I’ll never forget the sense of anticipation I felt looking down onto Moscow as my flight from Warsaw descended, the city shrouded in the pitch black of early winter. The Russian capital had long been on my bucket list, and in just a couple of hours I’d be walking across Red Square toward St. Basil’s Cathedral, hopefully with some snow falling, to begin my 3 days in Moscow.
My Moscow itinerary lived up to all of my expectations. Well, except for one—I imagined a city as grand as Moscow would be difficult to comprehend in a short period of time, but that was not the case. Indeed, seeing Moscow in 3 days provided me a nuanced impression of the city, albeit one I want to build upon with future visits.
Where to Stay in Moscow
Moscow has a reputation as one of the most expensive cities in the world, which means it should be one of the most expensive cities in the world for hotels. Thankfully, at least as of early 2017, the Russian ruble is still very weak, which means that prices for even “nice” hotels in Moscow or comparable to or even lower than their counterparts in the rest of Europe. If you’re looking for a boutique stay in Moscow, I recommend the Stoleshnikov Boutique Hotel; otherwise, the city is full of hostels and budget hotels that will serve you during your three days in Moscow itinerary.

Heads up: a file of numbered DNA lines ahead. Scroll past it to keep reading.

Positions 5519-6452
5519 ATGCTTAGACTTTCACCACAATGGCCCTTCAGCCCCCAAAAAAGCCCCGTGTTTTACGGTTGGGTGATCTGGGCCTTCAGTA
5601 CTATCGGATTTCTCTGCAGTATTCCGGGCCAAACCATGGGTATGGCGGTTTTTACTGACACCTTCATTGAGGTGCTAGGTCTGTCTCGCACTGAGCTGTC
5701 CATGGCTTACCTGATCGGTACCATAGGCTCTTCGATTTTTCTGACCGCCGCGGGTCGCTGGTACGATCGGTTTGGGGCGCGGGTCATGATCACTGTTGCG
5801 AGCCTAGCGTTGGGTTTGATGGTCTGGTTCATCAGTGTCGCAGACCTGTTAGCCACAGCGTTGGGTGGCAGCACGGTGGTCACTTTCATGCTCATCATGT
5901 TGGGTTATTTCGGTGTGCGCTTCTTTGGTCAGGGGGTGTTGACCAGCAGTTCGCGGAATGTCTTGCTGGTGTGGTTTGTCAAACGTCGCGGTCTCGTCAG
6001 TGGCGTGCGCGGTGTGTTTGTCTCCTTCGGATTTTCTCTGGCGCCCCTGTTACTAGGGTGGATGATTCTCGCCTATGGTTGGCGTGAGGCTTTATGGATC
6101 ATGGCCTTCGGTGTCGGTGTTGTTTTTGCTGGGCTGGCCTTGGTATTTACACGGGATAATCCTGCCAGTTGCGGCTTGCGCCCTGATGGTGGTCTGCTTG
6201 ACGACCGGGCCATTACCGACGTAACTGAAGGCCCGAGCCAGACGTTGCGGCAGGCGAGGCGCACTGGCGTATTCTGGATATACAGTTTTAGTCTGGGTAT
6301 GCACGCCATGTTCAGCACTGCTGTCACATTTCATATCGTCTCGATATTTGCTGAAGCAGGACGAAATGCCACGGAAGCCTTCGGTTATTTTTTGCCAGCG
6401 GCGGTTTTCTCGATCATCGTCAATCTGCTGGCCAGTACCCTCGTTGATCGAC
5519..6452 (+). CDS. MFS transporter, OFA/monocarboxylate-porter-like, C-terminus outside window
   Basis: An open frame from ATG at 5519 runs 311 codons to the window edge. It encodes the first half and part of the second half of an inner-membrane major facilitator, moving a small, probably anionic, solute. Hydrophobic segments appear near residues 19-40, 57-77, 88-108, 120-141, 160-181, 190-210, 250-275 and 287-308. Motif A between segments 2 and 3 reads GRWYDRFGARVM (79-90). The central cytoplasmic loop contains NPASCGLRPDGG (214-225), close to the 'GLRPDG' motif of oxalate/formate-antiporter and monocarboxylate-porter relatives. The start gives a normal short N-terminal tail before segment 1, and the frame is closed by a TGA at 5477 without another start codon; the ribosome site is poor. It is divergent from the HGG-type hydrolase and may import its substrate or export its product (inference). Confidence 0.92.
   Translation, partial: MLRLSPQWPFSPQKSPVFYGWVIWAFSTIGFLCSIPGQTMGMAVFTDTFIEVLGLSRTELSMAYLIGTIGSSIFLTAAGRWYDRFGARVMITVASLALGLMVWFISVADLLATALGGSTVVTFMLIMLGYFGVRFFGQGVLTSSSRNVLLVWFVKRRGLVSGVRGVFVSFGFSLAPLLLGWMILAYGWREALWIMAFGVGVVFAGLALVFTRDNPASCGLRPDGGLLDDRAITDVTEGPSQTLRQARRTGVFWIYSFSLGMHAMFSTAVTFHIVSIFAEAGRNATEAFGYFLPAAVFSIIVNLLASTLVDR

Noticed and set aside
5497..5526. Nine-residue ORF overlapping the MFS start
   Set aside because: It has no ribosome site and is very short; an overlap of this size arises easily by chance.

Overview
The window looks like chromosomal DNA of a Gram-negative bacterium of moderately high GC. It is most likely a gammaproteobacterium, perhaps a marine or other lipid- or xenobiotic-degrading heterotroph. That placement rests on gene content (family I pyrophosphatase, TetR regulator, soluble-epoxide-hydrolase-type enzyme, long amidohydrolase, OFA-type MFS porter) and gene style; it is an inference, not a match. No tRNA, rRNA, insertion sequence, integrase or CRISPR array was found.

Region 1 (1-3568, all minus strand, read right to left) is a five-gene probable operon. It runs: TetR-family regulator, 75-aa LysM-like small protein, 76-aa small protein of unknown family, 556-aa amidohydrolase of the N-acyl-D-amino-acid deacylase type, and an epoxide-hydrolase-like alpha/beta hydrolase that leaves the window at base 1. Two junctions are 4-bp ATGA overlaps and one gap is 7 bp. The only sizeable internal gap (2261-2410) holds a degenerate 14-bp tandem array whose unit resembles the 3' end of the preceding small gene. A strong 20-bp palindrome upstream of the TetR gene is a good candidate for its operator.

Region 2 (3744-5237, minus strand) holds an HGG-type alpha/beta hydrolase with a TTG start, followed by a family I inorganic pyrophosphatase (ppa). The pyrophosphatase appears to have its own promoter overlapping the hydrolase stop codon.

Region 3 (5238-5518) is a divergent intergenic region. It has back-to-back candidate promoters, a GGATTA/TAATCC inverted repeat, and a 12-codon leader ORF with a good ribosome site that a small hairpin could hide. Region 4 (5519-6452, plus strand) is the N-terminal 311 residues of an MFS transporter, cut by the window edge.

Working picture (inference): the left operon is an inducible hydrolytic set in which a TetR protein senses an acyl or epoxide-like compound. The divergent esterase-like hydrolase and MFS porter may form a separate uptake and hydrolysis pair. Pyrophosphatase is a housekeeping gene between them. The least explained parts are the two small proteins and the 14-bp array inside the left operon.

How to Divide Up Your 3 Days in Moscow
Day 1: Moscow 101
Although Moscow is a sprawling metropolis, many of the city’s key attractions are centralized—namely, around Red Square, located just north of the Moskva River. The obvious sights here include the impressive Kremlin and iconic St. Basil’s Cathedral but extend north, to the Bolshoi Theatre and also southward, to the river itself and the dramatic vistas the bridges over it provide.
To be sure, you should spend most of your first of three days in Moscow in close proximity to Red Square, in spite of how much more geographical ground there is to discover. Punctuate visits to important points of interest by getting an ice cream at the grandiose GUM department store, or treat yourself to a panoramic view of central Moscow by heading up to the roof of Children’s World department store.
Day 2: Beyond Red Square
Your strategy changes on the second of your Moscow 3 days itinerary, when your focus broadens. How this happens, of course, may vary. If it’s art and culture you’re after, for example, you might make a visit to the Russian State Library and the Pushkin Museum of Fine Arts. For architecture, you could visit less-celebrated Moscow churches such as the Cathedral of Christ the Savior, make a tour of the so-called “Seven Sisters” (a.k.a. Stalin’s Skyscrapers) or even ride the Moscow Metro to Moscow City, which is home to some of the tallest skyscrapers in Europe.
Moscow is also home to a great number of green spaces, most notably the massive Gorky Park, but most dramatically VDNKh—located near the base of the Ostankino TV Tower, it features monuments to all the former Soviet republics.Tverskaya Street, a thoroughfare that extends northward from Red Square.
Day 3: Exploring the Golden Ring